There is no hyperbaric chamber in the BVI. Patients requiring treatment for decompression illness are transferred to St. Thomas, U.S. Virgin Islands. Most sensitive medical cases are transferred to San Juan, Puerto Rico.
You can find good information on vaccinations and other health precautions, on the CDC website. For information about outbreaks of infectious diseases abroad, consult the World Health Organization (WHO) website. The WHO website also contains additional health information for travelers, including detailed country-specific health information.
MEDICAL INSURANCE: You can’t assume your insurance will go with you when you travel. It’s very important to find out BEFORE you leave whether or not your medical insurance will cover you overseas. You need to ask your insurance company two questions:
In many places, doctors and hospitals still expect payment in cash at the time of service. Your regular U.S. health insurance may not cover doctors’ and hospital visits in other countries. If your policy doesn’t go with you when you travel, it’s a very good idea to take out another one for your trip. For more information, please see our medical insurance overseas page.
TRAFFIC SAFETY AND ROAD CONDITIONS: While in a foreign country, U.S. citizens may encounter road conditions that differ significantly from those in the United States.The information below concerning the British Virgin Islands is provided for general reference only, and may not be totally accurate in a particular location or circumstance.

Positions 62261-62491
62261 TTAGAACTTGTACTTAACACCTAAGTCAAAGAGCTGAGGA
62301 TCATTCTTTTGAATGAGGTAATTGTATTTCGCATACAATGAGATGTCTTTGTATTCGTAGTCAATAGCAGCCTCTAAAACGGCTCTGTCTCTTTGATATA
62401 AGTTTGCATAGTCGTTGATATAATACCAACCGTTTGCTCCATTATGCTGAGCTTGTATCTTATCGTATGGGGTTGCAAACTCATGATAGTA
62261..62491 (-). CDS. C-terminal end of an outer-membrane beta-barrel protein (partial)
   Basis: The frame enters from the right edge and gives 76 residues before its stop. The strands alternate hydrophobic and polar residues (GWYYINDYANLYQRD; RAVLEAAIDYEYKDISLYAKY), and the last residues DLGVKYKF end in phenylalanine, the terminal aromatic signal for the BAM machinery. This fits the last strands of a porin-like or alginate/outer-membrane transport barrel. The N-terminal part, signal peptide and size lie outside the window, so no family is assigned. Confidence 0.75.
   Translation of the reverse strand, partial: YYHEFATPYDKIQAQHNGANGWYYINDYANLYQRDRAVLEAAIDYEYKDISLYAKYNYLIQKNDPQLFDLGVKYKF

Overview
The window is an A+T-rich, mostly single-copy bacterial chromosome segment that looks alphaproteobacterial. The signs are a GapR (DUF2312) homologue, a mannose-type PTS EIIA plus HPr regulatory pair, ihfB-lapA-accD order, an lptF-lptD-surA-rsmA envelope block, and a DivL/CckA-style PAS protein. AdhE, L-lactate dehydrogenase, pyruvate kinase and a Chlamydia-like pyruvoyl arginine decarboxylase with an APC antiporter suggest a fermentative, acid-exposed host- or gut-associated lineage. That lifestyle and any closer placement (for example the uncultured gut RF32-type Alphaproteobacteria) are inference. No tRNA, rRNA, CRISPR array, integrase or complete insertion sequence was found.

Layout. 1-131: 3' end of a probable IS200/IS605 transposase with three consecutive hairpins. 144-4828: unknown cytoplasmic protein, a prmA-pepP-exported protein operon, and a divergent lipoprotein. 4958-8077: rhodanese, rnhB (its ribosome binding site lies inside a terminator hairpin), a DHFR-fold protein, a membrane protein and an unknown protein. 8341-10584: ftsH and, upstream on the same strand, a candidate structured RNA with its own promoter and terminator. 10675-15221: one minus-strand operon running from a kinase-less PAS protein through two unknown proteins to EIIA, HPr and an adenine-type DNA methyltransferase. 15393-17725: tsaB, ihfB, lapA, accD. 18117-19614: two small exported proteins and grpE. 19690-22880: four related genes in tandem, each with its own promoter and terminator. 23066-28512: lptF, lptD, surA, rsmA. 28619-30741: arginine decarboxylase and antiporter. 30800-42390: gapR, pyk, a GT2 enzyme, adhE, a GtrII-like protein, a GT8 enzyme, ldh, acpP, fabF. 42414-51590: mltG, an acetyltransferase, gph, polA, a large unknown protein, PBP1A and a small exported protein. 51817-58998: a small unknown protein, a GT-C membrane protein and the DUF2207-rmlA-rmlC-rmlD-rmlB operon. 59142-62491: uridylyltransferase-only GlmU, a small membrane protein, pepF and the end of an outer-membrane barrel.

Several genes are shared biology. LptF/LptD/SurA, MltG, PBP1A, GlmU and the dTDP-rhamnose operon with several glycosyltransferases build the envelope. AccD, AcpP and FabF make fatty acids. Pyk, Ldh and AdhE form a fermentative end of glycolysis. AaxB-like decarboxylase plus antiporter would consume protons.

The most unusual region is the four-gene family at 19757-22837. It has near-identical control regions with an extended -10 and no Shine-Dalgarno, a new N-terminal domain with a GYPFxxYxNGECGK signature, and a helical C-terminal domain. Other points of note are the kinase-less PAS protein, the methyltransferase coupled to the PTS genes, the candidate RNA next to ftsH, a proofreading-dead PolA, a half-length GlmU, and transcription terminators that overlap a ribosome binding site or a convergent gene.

Vehicles drive on the left (the “British side”) with most steering wheels on the left (the “American side”). Seatbelts are required by law, and cell phone use while driving is prohibited. Road signs are limited and drivers often fail to yield the right-of-way to pedestrians, even at painted crosswalks. Speeding and reckless driving are fairly common in the BVI. Drivers can encounter nighttime drag racing on main thoroughfares and livestock on roads both day and night. Roads in Tortola's interior can be steep and extremely slippery when wet. Travelers planning to drive across the island should consider requesting four-wheel drive vehicles and should ensure that tires and brakes are in good operating condition on any rental vehicle.
Please refer to our Road Safety page for more information.
AVIATION SAFETY OVERSIGHT: The U.S. Federal Aviation Administration (FAA) has assessed the British Virgin Islands’ Civil Aviation Authority as being in compliance with International Civil Aviation Organization (ICAO) aviation safety standards for oversight of the United Kingdom’s air carrier operations. For more information, travelers may visit the FAA’s safety assessment page.
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This replaces the Country Specific Information for the British Virgin Islands dated January 25, 2012 with changes to the section on entry/exit requirements.